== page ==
Grassroots Grant sows bush food journey for Clare High School

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Grassroots Grant sows bush food journey for Clare High School

One student’s vision to incorporate native bush food into the school environment has opened the gate to enhanced community partnerships, greater cultural awareness and new learning opportunities.

Clare High School was successful in securing a Northern and Yorke Landscape Board Grassroots Grant in 2022-23, enabling the site to bring the student’s vision to fruition.

Agriculture teacher Lesley Squires said the initial idea from the year 12 student had grown, thanks to the grant funding and also input from local Ngadjuri people and community member Nat Sommerville providing guidance, along with local bush food businesses.

Grassroots Grant sows bush food journey for Clare High School

“While that student finished school before much of his plan could be implemented, it was thanks to his meetings with Aunty Angela (Harradine) to discuss plant selection, and his research into the Grassroots Grants funding that enabled it to happen,” she said.

Year 9 agriculture students continued the vision, undertaking an audit of plants around the school, consulting with local plant experts and began planting.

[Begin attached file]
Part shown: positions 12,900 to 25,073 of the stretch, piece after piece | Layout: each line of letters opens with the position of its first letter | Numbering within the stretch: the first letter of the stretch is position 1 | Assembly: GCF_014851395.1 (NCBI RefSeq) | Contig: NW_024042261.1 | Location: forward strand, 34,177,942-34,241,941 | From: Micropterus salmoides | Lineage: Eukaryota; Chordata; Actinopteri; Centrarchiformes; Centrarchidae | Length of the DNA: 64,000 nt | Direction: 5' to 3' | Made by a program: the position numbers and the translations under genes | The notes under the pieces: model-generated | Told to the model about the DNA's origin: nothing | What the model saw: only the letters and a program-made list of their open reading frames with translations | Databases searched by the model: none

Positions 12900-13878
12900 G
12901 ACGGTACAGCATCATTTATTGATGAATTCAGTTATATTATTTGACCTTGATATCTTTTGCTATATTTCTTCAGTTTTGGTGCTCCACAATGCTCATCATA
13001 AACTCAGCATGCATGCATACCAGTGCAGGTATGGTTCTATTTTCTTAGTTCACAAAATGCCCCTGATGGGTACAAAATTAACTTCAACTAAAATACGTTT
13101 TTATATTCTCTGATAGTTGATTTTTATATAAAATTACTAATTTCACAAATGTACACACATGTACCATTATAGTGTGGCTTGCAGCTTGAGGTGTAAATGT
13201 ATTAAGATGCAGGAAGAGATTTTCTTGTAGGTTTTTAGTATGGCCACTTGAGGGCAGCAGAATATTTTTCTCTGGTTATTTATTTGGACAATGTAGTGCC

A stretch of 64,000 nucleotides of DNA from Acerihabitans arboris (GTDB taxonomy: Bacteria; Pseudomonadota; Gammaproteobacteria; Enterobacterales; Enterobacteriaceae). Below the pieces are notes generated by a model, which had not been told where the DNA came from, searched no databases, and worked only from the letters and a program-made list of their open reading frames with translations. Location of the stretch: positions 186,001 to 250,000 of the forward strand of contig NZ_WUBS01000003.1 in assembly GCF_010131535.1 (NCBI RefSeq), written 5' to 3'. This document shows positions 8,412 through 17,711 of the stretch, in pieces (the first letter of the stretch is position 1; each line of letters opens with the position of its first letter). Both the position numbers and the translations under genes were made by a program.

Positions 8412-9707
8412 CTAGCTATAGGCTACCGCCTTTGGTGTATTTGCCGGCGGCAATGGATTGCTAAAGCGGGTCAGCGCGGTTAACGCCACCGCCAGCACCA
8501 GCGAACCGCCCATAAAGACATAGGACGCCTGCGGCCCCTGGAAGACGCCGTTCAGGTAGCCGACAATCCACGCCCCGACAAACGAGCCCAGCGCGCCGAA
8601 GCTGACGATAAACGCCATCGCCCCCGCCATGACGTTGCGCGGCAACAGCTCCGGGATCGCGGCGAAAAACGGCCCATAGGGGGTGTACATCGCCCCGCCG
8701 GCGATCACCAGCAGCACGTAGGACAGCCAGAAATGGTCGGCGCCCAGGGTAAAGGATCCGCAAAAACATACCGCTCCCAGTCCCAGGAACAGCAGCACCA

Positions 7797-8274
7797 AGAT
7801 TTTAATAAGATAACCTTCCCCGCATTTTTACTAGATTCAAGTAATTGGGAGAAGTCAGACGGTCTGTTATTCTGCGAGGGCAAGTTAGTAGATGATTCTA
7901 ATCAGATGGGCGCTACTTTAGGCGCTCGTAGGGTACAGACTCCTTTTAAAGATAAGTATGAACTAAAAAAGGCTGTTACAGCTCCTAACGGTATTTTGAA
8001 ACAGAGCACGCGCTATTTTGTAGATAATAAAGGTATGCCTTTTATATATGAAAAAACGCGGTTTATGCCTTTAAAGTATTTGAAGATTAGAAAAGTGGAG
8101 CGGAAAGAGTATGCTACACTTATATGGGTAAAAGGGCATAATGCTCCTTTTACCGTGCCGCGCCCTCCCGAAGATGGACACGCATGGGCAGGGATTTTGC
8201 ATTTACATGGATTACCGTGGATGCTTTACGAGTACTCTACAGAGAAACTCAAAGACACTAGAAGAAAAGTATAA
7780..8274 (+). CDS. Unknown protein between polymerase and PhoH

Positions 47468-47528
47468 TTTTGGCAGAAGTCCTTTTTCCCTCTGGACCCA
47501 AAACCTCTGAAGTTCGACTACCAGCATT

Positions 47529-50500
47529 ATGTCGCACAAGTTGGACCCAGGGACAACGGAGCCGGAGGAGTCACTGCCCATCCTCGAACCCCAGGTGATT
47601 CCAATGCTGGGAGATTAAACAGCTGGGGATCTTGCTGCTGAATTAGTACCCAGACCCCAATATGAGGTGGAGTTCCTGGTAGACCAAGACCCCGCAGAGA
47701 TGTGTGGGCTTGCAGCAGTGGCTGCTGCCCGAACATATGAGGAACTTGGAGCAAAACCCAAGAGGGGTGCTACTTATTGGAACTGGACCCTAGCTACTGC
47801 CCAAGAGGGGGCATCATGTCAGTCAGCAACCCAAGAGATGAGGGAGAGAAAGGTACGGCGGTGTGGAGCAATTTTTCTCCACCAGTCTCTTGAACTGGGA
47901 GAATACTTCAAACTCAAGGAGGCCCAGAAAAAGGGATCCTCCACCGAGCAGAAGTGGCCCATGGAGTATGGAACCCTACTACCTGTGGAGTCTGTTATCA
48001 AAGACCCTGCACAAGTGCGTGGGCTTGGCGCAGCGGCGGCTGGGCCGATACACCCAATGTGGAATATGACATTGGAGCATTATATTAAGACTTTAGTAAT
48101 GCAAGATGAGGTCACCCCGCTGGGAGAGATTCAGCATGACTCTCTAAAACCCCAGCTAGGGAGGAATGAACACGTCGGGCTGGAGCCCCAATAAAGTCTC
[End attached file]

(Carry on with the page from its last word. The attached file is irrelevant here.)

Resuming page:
Wattle, saltbush and other natives are now thriving in dedicated bush garden areas at the school.

Last year’s year 9 studies culminated in a field trip - also enabled by the Grassroots Grants funding - with students visiting Bush DeVine Restaurant at Pauletts Winery in Polish Hill River, Footeside Farm at Eudunda, and Penobscot Farm at Watervale.

“It enabled the students to see different uses of bush foods in a real, local business setting,” Lesley said.

“At Bush DeVine, chef Tom Erkelenz cooked us some different foods using bush ingredients and then owner Ali Paulett showed us around the bush food garden.

“At Footeside Farm, we were able to see how they grow and sell their produce – things like dried saltbush - and they served us lunch, which included wattle seed rolls and bush tomato relish.

“At Watervale, Warrick Duthy showed us around Penobscot Farm where we saw how they are improving their soil through regenerative farming.”

It is anticipated the school will strengthen its partnership with local Ngadjuri people this year, with the remainder of its Grassroots Grants funding to be used to facilitate learning workshops.

A bush food trail at the school will eventually see wattles along the fence line linking into saltbush and yam daisies around the site.

“The long-term plan is to incorporate the foods into our home economics classes,” Lesley said. “Once the plants are big enough, we’ll be able to use the ingredients for cooking.

“And we hope to eventually involve the neighbouring kindergarten students and set up a yarning circle.

“This really is just a starting point, and we’re excited about what is to come, but we really wouldn’t have been able to do what we’ve done without a kick-start from the Grassroots Grants funding.”

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